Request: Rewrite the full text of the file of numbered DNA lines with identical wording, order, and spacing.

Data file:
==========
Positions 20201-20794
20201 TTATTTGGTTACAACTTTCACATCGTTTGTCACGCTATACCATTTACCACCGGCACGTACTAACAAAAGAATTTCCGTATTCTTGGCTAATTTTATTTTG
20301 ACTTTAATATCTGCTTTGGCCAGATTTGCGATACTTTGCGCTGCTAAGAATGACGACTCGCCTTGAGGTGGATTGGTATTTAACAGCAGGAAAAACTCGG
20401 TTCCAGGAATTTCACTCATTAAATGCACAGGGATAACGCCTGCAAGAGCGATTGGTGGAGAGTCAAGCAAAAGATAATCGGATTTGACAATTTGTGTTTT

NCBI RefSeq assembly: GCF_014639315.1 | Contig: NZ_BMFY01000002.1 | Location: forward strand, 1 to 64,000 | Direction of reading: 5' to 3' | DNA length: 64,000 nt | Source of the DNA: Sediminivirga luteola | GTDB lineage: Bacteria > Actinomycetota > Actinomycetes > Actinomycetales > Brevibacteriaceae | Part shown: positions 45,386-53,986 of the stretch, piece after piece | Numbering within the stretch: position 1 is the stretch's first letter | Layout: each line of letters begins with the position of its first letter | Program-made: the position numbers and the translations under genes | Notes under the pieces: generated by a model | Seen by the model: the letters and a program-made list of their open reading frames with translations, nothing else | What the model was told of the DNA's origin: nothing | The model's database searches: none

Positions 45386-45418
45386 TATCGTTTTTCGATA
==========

Positions 20201-20794
20201 TTATTTGGTTACAACTTTCACATCGTTTGTCACGCTATACCATTTACCACCGGCACGTACTAACAAAAGAATTTCCGTATTCTTGGCTAATTTTATTTTG
20301 ACTTTAATATCTGCTTTGGCCAGATTTGCGATACTTTGCGCTGCTAAGAATGACGACTCGCCTTGAGGTGGATTGGTATTTAACAGCAGGAAAAACTCGG
20401 TTCCAGGAATTTCACTCATTAAATGCACAGGGATAACGCCTGCAAGAGCGATTGGTGGAGAGTCAAGCAAAAGATAATCGGATTTGACAATTTGTGTTTT

NCBI RefSeq assembly: GCF_014639315.1 | Contig: NZ_BMFY01000002.1 | Location: forward strand, 1 to 64,000 | Direction of reading: 5' to 3' | DNA length: 64,000 nt | Source of the DNA: Sediminivirga luteola | GTDB lineage: Bacteria > Actinomycetota > Actinomycetes > Actinomycetales > Brevibacteriaceae | Part shown: positions 45,386-53,986 of the stretch, piece after piece | Numbering within the stretch: position 1 is the stretch's first letter | Layout: each line of letters begins with the position of its first letter | Program-made: the position numbers and the translations under genes | Notes under the pieces: generated by a model | Seen by the model: the letters and a program-made list of their open reading frames with translations, nothing else | What the model was told of the DNA's origin: nothing | The model's database searches: none

Positions 45386-45418
45386 TATCGTTTTTCGATA